The coalition's benefit cuts have pushed 1.75 million more people into even deeper poverty, according to a new report.
The study, by Oxfam and NPI, shows that the drop in the value of benefits, increased by less than inflation, and direct cuts to housing benefit and council tax benefit have meant some of the UK's poorest citizens have got worse off under the current government.
This group has seen a cut in their overall incomes and struggle to afford life's basics including food and energy.
The government's benefit reforms are forcing some of Britain's poorest people to use food banks - despite all official denials.
According to a report by Sheffield University researcher Hannah Lambie-Mumford cited in today's Guardian, the link is now proven, despite a recent official government report reiterating that an increase in food bank use was not due to its welfare cuts.
The government's benefit cuts are so damaging to the wellbeing of claimants that the national lottery is funding support for those who suffer mental health problems as a result.
The Big Lottery Fund will support Oxfordshire MIND to provide its Benefits for Better Mental Health (BBMH) project, which has been helping people access benefits since 2008.
The £336,000 grant has been given to help the organisation deal with a big increase in workload since the coalition started its war on benefit claimants.
Tory MP Peter Bone has been accused of benefit fraud in a report in The Times newspaper.
The MP for Wellingborough and Rushden was alleged to have hidden assets belonging to his mother-in-law, Dorothy Sweeney, so her local authority, Northamptonshire County Council, would fund her care home costs.
Anyone who has assets of more than £23,250, including property and savings, must pay for their own care.
Police raided Bone's house after a year-long investigation, triggered after they became aware that Sweeney had sold a house shortly before going into a care home.
More than half of the government's austerity cuts are still ahead, according to a shock new report.
The Institute for Fiscal Studies (IFS), a respected thinktank, says that 60% of planned cuts in public funding are still to come, putting ontold strain on public services.
This follows a decision by Chancellor George Osborne to extend austerity to 2019, which includes the announcement of £12 billion cuts to benefits in addition to the billions detailed before.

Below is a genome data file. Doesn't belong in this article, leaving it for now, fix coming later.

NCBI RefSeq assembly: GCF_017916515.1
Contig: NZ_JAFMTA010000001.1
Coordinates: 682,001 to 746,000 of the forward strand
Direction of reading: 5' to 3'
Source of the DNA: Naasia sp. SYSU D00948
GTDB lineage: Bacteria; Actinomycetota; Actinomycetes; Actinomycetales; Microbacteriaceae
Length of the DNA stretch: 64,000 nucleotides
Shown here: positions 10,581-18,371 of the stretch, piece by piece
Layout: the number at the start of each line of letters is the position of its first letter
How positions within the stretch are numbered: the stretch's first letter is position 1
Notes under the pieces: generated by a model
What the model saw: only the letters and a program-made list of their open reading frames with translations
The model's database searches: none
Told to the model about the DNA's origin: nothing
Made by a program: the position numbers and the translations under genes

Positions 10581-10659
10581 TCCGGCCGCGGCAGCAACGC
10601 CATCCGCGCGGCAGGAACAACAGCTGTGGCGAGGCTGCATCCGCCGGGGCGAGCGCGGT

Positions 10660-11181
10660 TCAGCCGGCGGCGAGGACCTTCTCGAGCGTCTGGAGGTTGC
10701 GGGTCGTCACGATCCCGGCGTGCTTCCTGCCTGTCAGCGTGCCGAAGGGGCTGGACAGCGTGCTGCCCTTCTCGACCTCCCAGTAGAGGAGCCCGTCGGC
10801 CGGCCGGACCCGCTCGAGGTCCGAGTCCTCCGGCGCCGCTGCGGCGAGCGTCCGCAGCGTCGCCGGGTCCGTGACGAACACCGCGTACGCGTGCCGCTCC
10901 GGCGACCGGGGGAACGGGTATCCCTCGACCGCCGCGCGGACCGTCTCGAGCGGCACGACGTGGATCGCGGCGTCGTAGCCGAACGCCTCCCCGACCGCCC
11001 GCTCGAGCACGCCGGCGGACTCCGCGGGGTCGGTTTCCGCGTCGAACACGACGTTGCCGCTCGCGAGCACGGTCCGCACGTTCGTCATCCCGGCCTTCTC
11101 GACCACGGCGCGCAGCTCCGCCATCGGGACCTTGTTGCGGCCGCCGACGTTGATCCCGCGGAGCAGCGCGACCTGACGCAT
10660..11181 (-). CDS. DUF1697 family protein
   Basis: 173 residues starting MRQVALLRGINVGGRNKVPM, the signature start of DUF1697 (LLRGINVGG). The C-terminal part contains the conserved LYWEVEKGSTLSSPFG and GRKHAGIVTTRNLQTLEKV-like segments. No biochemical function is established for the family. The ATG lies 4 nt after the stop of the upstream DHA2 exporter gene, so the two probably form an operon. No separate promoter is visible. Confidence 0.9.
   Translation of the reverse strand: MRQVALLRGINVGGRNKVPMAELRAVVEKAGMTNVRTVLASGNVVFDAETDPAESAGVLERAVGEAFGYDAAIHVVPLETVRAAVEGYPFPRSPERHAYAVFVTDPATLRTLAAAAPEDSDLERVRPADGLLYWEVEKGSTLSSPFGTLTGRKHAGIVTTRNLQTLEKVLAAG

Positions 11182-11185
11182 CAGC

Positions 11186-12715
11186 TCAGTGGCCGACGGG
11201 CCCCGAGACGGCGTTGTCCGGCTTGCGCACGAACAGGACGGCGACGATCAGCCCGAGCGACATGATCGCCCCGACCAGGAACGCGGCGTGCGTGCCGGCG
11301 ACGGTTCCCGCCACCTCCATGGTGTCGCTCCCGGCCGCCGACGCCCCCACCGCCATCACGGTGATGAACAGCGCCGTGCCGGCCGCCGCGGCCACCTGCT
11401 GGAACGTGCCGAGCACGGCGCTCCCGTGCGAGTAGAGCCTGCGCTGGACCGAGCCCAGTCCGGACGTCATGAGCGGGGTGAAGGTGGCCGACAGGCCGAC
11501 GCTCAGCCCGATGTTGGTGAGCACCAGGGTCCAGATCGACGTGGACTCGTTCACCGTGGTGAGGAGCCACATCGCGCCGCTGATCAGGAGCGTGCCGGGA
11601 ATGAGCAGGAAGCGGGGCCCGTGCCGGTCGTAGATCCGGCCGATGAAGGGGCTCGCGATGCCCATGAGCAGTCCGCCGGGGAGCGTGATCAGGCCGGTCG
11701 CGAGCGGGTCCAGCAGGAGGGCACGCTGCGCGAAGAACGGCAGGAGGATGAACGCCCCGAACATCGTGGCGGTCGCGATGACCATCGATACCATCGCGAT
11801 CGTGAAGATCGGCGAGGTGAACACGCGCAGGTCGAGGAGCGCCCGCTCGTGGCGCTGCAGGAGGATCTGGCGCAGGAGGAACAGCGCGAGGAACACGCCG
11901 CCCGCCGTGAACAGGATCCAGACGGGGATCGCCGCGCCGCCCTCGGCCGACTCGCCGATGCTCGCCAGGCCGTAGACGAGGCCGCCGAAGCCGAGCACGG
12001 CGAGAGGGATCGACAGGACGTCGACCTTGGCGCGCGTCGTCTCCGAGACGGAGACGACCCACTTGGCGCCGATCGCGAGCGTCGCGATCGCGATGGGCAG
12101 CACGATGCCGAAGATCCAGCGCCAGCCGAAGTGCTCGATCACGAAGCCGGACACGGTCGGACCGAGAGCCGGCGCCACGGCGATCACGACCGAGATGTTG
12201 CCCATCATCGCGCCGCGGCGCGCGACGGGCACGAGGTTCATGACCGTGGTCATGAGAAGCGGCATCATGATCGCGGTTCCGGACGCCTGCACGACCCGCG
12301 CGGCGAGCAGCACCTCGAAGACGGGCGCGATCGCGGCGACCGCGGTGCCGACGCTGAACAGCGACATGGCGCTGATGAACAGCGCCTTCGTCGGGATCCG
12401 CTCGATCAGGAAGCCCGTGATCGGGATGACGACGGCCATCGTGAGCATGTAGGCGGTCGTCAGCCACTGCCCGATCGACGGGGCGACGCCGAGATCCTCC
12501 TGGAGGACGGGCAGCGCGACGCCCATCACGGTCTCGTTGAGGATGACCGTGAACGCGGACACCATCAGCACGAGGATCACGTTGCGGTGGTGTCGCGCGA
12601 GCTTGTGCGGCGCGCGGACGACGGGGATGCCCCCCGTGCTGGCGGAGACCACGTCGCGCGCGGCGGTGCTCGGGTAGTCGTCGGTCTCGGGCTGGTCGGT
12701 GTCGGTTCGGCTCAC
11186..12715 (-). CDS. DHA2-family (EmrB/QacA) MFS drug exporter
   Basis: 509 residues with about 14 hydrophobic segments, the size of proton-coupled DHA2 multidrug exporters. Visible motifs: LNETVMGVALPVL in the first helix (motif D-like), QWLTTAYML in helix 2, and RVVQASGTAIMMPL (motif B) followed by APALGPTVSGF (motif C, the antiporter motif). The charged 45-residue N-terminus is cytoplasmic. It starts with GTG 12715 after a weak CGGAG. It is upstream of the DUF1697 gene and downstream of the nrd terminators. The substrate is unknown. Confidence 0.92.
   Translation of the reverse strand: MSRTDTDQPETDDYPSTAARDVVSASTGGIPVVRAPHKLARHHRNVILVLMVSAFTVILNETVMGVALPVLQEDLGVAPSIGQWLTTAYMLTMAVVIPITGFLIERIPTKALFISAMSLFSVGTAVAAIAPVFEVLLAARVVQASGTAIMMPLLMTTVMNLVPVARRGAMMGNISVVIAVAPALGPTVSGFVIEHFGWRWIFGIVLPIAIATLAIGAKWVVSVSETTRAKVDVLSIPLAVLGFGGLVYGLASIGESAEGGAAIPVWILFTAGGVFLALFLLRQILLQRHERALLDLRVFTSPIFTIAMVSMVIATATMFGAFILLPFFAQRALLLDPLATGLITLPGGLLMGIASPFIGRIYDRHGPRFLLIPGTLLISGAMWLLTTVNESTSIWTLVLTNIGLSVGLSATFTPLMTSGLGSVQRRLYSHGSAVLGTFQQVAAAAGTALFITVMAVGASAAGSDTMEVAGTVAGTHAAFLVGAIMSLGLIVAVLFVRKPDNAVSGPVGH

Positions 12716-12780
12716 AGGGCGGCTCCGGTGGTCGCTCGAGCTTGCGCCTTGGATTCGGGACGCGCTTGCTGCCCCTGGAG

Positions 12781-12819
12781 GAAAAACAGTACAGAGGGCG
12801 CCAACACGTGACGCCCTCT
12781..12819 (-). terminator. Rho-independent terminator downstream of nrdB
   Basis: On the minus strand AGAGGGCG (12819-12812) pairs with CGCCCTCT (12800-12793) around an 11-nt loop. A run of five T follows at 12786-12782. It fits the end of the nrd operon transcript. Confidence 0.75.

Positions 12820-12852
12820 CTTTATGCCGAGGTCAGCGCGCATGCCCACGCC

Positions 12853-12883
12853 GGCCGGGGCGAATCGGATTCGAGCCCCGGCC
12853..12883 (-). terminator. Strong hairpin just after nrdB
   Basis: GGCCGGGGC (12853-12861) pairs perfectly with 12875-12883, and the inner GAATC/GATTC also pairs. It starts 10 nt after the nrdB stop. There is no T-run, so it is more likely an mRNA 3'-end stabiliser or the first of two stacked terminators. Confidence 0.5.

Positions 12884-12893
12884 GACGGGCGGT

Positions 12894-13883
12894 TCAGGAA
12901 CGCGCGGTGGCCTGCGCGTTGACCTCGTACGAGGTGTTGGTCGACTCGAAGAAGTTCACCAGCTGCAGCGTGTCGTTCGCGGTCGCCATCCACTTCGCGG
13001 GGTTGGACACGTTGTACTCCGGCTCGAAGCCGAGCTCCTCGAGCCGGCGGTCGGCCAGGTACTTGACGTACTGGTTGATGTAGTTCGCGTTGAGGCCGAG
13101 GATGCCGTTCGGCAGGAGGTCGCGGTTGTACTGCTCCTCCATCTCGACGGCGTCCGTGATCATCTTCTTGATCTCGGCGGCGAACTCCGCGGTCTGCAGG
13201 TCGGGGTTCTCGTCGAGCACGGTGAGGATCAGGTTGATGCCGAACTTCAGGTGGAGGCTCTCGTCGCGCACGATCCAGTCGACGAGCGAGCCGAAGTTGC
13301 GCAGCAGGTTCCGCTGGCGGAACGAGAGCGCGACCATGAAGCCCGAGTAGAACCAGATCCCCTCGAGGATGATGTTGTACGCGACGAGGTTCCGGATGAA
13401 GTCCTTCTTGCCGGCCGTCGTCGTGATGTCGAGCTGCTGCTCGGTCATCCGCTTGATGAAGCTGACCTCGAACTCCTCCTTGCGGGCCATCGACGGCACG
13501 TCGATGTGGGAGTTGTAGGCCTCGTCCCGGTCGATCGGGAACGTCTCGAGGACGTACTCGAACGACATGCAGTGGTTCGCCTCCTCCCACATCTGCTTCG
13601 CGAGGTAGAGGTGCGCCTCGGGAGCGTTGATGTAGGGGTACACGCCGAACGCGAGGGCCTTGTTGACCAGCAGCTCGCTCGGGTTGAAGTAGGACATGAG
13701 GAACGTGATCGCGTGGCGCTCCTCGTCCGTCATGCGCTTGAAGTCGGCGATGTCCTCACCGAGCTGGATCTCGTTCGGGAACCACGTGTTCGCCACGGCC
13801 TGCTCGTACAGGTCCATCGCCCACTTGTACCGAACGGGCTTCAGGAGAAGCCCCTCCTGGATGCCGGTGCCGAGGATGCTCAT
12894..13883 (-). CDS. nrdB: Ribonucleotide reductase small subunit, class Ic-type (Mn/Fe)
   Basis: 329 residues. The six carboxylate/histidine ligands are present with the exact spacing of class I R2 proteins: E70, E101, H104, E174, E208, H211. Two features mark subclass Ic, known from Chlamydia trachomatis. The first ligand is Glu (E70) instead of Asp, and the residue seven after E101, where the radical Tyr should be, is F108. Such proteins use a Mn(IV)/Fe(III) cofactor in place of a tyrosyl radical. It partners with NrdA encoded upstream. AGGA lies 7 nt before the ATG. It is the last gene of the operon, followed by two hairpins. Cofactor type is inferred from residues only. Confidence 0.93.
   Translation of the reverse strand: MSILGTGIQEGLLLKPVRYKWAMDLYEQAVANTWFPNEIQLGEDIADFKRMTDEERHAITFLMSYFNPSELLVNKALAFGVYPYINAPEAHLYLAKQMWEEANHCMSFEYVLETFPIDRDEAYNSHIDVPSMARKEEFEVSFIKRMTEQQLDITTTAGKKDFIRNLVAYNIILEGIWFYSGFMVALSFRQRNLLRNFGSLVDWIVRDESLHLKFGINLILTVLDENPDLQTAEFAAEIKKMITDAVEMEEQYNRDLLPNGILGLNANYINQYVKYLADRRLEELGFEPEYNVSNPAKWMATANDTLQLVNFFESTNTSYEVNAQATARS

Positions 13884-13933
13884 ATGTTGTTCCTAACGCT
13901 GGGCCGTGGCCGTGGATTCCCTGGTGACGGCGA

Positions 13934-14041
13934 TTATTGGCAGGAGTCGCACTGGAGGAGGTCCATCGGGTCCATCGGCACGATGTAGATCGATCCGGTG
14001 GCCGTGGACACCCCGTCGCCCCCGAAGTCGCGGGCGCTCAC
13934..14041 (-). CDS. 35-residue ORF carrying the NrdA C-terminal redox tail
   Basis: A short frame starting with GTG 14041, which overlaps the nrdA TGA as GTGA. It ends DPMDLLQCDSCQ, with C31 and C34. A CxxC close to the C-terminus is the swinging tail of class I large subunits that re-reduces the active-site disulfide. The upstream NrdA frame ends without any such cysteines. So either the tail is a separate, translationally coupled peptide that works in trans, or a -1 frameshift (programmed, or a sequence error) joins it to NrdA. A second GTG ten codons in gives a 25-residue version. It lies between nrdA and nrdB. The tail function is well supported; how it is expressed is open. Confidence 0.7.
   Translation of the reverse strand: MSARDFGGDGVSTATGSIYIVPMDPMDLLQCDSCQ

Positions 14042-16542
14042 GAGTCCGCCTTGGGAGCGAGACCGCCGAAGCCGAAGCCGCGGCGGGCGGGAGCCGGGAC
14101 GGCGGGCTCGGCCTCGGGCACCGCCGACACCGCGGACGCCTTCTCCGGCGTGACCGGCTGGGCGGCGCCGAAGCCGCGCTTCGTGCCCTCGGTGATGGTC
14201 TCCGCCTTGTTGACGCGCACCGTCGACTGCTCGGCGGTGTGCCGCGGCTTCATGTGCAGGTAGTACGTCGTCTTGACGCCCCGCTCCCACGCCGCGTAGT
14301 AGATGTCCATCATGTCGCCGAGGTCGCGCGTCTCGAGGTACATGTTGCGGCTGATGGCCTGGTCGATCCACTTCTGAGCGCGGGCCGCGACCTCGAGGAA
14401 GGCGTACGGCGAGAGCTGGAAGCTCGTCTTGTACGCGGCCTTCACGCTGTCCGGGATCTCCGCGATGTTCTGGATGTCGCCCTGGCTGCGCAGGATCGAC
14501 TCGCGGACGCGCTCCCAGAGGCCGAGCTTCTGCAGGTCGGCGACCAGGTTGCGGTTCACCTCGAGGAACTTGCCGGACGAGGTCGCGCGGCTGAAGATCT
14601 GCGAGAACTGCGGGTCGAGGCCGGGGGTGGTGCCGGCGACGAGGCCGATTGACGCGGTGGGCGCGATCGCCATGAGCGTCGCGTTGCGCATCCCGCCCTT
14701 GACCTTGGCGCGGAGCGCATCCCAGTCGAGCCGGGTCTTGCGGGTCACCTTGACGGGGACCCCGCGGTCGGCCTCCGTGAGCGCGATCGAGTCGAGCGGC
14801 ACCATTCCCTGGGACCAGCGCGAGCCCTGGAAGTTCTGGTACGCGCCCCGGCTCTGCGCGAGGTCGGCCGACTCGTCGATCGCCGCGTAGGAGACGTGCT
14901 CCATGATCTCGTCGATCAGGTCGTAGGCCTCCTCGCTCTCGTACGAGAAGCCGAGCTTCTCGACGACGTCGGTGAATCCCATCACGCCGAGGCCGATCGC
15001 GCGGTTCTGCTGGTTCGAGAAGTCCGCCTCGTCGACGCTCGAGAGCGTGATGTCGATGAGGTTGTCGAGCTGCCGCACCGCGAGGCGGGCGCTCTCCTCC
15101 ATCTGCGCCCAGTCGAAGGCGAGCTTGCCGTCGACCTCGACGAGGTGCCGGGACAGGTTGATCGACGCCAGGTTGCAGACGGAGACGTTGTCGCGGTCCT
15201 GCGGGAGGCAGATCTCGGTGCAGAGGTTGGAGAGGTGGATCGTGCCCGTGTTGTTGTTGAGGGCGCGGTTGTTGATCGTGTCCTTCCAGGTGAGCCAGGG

The level of Britain's major benefits payments is illegally low, and could be raised in court according to a respected European institution.
UnemployedNet has written before about the UK's poverty-guaranteeing welfare amounts - they are among the lowest in Europe and lower than any comparable country - and the Council of Europe has confirmed this.
The fallout from yesterday's report from the work and pensions committee of MPs continues.
Following yesterday's revelations that sanctions targets are in place and jobcentres are not providing the right services to the unemployed, The Guardian's Patrick Butler has more.
Residents of James Turner Street in Birmingham, the setting for controversial Channel 4 programme Benefits Street, have been moved to other areas after receiving death threats.
The Mirror is reporting that some of those living there have been threatened on Twitter and other social media, leading the local council to rehouse them for their own safety.
This was confirmed by a Mirror source who said: "After we named the street in the show, some of the participants in Benefits Street have had to be rehomed. They are vulnerable and we have a duty of care towards them.”
Work and Pensions Secretary Iain Duncan Smith is to make a speech today suggesting that the Channel 4 programme 'Benefits Street' has brought home the reality of life in some of Britain's inner cities to the wider public.
In a draft of the speech marking the tenth anniversay of his think tank the Centre for Social Justice, quoted in The Guardian, Smith said: